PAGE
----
MacBook Air: Hands on at MacWorld
I just spent about 30 minutes playing with a MacBook Air at MacWorld 2008. The MacBook Air is impressively thin, but Apple’s asking users to make too many trade offs. Check out the quick video walk-through and photos below.
There are tons of sites, including Apple’s own, that praise the MacBook Air to no end, but I found several flaws that will keep me from recommending the MacBook Air as a primary notebook for most users.
The MacBook Air will come with a 1.8-inch 80GB hard drive that spins at 4200RPM. This is just too slow and small for a lot of users. While the MacBook Air is not being positioned as a multimedia powerhouse, Mac users will of course load up them up with movies and music. With just 80GB of storage, I expect to see a lot of MacBook Air users lugging around external drives.
4) External Optical Drive
To win the thin contest, Apple did away with an internal optical drive on the MacBook Air. That’s fine for a lot of users, but if you really do need an optical drive on the road you should get a notebook with an internal DVD burner. External optical drives are clunky and its easy to forget them at home. What’s worse is the external drive will probably need to be plugged directly into the MacBook Air to draw enough power, which means you won’t be able to charge and sync your other USB devices at the same time.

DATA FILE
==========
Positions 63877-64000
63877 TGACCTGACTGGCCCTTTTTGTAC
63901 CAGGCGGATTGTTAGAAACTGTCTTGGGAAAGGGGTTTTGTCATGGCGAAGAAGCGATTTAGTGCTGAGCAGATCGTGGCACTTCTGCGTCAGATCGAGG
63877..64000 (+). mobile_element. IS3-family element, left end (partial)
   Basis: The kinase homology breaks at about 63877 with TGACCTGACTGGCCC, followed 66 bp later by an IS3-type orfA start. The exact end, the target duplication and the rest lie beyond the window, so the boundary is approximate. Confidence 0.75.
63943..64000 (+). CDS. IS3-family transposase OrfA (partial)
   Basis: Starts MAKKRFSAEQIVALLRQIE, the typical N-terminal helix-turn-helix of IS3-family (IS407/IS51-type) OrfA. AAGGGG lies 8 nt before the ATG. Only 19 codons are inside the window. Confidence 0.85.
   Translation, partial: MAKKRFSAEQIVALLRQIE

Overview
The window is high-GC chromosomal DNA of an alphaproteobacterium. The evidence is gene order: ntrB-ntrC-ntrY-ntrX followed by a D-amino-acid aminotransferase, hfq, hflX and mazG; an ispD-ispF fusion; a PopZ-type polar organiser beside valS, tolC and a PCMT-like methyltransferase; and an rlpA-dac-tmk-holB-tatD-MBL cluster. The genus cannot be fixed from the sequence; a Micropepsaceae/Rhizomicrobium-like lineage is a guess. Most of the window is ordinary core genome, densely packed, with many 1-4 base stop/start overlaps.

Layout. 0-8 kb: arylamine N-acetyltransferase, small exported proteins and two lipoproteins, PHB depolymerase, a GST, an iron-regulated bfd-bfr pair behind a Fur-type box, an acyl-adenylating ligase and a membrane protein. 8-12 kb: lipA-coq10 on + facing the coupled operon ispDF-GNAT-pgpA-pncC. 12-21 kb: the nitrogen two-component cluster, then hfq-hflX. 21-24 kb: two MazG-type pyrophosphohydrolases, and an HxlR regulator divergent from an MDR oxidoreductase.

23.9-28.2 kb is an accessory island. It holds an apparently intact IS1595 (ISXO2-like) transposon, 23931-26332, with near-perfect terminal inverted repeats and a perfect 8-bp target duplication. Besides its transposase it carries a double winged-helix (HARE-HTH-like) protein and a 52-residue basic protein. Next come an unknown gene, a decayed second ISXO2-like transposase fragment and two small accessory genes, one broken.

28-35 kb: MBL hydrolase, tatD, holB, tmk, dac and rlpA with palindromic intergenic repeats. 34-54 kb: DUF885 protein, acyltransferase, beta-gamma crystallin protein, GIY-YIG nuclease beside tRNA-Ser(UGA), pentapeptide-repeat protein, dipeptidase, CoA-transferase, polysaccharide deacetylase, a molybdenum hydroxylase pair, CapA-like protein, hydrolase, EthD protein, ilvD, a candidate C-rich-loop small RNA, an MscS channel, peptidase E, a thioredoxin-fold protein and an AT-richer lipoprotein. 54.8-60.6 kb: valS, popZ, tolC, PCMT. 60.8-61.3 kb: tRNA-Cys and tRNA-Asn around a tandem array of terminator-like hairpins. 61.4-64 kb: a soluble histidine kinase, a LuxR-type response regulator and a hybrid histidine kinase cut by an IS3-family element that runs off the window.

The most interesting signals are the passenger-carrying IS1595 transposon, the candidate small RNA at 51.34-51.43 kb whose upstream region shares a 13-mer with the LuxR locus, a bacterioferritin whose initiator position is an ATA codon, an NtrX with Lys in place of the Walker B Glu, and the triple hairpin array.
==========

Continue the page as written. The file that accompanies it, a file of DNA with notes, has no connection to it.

5) Steve Jobs Comparing it to the Sony TZ Series
During the keynote Steve Jobs kept comparing the MacBook Air to Sony’s TZ series. He didn’t mention that the Sony TZ series has an internal DVD burner and can get up to 12 hours of battery life. Or that you can order the TZ series with a 64GB solid state drive AND a 250GB hard drive. The Sony TZ also has a full compliment of ports and plugs including three USB ports, a FireWire port, ExpressCard slot, Ethernet port and more.
There are plenty of flaws with the MacBook Air, but I’ll probably end up buying one as a secondary notebook. If you’re looking for cool, the MacBook Air is for you. If you’re looking for mobile performance take a look at the Sony VAIO TZ series.
6) $$D Drive
The solid state drive is a $999 option! I know it’s a premium option, but the SSD adds 55% to the base price.
Here are some pics from MacWorld. This thing is indeed incredibly thin. The base of the MacBook Air is actually THINNER than an iPhone. The MacBook Air makes my 15-inch MacBook Pro look big and clumsy in comparison.